Wednesday, July 20, 2005

Convenience or electronic handcuffs


As far back as 1994, when working on the campaign against California's anti-immigrant Proposition 187, I was surprised to learn that all of the younger people on the campaign believed that we would someday all have to carry national identity cards. Nor were they very worried about it.

This article deftly summarizes why it didn't occur to them to worry. According to Christopher Caldwell, we live in a society in which all too often we have "the option of trading a bit of privacy for a load of convenience." We enjoy EZ Pass (or Fastrak) to pay our bridge tolls. We use the Lo-Jack to trace our stolen cars. We're quite ready to plant a minature chip in pets so they don't wander off; can chip implanting at human births be far behind?

In more and more walks of life, if what you want to do is not trackable, you can't do it. ... It now seems quaint that after the Oklahoma City bombing in 1995, Congress argued over whether ''taggants'' should be required in explosives to make them traceable. Today everything is traceable. Altered plant DNA is embedded in textiles to identify them as American. ... The information collected about consumers is the most sophisticated and confusing taggant of all. It is a marvelous tool, a real timesaver and a kind of electronic bracelet that turns the entire world into a place where we are living under house arrest.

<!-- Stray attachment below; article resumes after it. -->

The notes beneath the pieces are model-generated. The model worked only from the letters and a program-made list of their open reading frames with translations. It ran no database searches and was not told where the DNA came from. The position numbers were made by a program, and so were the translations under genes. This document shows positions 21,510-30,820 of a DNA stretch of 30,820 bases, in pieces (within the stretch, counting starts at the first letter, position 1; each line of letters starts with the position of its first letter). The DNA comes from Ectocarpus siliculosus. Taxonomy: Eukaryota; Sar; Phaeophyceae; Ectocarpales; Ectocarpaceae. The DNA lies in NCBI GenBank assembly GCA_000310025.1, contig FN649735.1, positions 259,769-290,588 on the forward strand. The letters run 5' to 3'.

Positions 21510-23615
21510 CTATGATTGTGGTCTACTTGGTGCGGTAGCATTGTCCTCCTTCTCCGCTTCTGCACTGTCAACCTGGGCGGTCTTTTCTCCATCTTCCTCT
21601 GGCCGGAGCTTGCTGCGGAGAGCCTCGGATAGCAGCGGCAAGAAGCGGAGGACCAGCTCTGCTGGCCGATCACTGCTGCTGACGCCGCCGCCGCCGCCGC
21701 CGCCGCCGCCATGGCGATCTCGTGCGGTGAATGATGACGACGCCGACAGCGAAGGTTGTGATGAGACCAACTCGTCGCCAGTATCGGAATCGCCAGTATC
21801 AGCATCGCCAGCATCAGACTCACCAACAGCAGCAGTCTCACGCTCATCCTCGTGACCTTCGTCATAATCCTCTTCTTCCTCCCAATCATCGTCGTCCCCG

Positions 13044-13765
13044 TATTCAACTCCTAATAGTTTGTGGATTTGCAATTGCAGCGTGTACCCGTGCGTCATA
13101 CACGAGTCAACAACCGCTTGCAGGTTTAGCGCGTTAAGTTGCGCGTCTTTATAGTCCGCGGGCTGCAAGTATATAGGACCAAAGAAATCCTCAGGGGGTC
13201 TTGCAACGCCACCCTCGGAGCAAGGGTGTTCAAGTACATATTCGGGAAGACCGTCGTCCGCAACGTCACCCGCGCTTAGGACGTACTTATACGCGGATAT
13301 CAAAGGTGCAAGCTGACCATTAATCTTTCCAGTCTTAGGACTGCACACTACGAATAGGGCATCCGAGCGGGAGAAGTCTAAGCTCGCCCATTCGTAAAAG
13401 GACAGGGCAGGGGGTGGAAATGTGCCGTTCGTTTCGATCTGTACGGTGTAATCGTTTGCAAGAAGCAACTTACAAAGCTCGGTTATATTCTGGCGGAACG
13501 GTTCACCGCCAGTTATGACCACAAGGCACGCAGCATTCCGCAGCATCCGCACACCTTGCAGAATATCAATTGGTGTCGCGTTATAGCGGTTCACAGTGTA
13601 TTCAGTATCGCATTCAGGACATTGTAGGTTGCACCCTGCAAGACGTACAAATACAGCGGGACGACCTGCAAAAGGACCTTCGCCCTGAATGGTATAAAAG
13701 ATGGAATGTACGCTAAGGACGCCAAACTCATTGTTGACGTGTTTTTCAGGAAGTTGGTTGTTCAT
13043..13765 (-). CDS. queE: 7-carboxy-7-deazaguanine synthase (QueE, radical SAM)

When the technical means exist to control human beings, they will be used. Railing against them won't make them go away. We made them; we must also to create the social systems to control our own inventions.

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